Radio Atlanta
weekdays, June 1964
6.00am Early Show
9.00 On the Air
11.00 Top Deck
12.00pm Around Lunchtime
2.00 Soundtrack
4.00 The Big Line Up
6.00 closedown
6.00am Early Call
6.15 Country & Western Style
6.45 Early Call cont.
7.30 Breakfast Club
8.45 Musical Mailbag
10.00 Work Along
11.15 Morning Star
11.30 Spin Around
1.00pm Headline Hits
2.00 Music The Wide World Over
4.00 Sounds Of The Sixties
6.00 All Systems Go
6.30 Music Of The Moment
8.00 closedown

mv Mi Amigo

The mv Mi Amigo. Photo from ‘Beatwave’ magazine.
click to hear audio During the first month of Radio Atlanta, the taped shows were played out by the American father and son team of Bob Scott and Johnny Jackson who also presented their own programmes live from the ship. This recording from 18th May 1964 features the end of Mike Raven's All Systems Go show, followed by “Mrs Scott's little fat boy Bob”. Clips taken from a recording shared by Hans Hendriks on The Offshore Radio Club Forum. Our thanks to him (duration 2 minutes 49 seconds)
click to hear audio Clive Burrell on a Saturday afternoon Latin Americana programme on Radio Atlanta. Recording courtesy of Steve Kirby (duration 1 minute 34 seconds)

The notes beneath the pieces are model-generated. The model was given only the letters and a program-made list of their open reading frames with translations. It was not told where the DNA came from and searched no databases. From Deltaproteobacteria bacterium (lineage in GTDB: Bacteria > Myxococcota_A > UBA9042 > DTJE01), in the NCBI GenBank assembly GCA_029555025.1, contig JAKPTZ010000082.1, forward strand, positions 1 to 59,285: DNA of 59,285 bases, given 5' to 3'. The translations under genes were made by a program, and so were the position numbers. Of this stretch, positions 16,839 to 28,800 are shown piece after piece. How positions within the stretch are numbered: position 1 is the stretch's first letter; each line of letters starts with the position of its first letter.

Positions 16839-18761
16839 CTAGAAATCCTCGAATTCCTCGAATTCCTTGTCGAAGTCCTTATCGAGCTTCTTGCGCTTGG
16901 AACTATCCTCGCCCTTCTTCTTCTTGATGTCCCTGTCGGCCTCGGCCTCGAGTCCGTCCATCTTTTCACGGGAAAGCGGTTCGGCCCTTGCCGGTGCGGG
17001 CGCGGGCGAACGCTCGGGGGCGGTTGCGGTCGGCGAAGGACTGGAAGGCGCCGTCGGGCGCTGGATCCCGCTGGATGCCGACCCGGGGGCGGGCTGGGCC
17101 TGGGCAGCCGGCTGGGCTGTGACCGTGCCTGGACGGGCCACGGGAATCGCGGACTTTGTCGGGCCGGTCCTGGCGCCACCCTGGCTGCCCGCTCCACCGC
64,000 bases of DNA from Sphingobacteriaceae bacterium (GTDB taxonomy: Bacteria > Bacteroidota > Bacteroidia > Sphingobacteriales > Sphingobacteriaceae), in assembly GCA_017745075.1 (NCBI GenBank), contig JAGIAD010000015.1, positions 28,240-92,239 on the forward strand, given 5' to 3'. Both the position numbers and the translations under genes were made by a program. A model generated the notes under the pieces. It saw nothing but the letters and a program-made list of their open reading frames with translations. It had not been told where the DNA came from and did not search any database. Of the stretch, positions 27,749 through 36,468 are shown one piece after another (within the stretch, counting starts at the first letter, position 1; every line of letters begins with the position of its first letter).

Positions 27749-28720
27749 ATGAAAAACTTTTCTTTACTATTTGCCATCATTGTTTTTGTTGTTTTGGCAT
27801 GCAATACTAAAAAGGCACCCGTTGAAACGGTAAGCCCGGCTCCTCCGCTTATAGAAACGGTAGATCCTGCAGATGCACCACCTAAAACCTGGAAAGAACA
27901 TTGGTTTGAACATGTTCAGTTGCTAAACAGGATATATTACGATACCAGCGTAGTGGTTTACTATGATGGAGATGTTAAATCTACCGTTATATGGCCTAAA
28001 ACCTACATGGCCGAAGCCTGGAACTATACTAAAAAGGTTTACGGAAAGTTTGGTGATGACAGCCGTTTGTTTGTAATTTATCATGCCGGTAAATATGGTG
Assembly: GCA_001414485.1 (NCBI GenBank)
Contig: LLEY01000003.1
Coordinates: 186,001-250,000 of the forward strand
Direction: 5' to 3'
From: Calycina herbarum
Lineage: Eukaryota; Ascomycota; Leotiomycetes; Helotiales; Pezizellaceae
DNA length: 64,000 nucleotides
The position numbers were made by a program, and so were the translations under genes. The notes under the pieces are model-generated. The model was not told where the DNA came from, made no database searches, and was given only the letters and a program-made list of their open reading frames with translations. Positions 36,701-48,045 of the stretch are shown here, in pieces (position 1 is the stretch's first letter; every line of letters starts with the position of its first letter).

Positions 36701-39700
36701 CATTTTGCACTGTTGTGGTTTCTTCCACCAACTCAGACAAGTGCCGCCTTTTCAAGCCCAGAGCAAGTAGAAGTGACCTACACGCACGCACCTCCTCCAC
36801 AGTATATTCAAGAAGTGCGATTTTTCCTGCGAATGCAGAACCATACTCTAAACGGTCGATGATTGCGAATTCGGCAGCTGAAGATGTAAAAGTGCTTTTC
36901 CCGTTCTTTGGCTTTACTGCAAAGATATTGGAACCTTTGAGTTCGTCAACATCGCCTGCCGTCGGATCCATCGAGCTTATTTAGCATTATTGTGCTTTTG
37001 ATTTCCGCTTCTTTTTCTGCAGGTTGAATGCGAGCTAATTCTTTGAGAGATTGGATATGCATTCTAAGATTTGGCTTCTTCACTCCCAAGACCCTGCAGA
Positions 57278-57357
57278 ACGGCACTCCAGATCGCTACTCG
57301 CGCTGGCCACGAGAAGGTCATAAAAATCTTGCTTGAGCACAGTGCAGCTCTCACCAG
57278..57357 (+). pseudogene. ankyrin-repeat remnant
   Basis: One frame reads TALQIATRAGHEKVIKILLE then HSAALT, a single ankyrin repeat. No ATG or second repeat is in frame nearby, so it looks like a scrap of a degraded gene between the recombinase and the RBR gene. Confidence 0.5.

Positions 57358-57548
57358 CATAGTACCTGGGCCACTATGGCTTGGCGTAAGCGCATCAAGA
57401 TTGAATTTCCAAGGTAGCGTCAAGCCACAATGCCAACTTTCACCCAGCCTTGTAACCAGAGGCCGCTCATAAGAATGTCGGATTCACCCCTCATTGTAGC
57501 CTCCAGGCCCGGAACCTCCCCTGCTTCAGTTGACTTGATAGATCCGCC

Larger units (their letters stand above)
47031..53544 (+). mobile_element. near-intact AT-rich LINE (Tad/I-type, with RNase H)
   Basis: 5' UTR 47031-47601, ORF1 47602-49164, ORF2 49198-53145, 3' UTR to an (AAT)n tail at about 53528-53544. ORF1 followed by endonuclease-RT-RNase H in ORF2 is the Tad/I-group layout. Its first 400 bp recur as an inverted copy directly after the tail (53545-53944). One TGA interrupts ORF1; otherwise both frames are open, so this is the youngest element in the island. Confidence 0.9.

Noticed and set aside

click to hear audio Tony Withers counting down the Hit Parade on Radio Atlanta from Sunday 14th June 1964, with one of the boss's releases at number 20. Recording kindly provided by Albie Somerset (duration 3 minutes 9 seconds)
click to hear audio Radio Sutch began broadcasting at the end of May 1964 which meant there were now three British offshore stations, all clustered together at the top end of the medium wave band. With a long aerial attached to his radio, Keith Martin was able to receive all three from his home in west London and recorded this comparison of the stations. He started with Atlanta, then Sutch - which used a considerably lower powered transmitter - then Caroline and finally back to Sutch. Our thanks to Keith for this fascinating and unique recording (duration 2 minutes 26 seconds)

Although the advertising revenue began to come in, there wasn't enough and, with both Caroline and Atlanta covering the same area of south-east England, it was an inefficient use of resources. Radio Atlanta, with less start-up money behind it, soon ran short of funds and, after only a few months on air, the two stations were forced to strike a deal.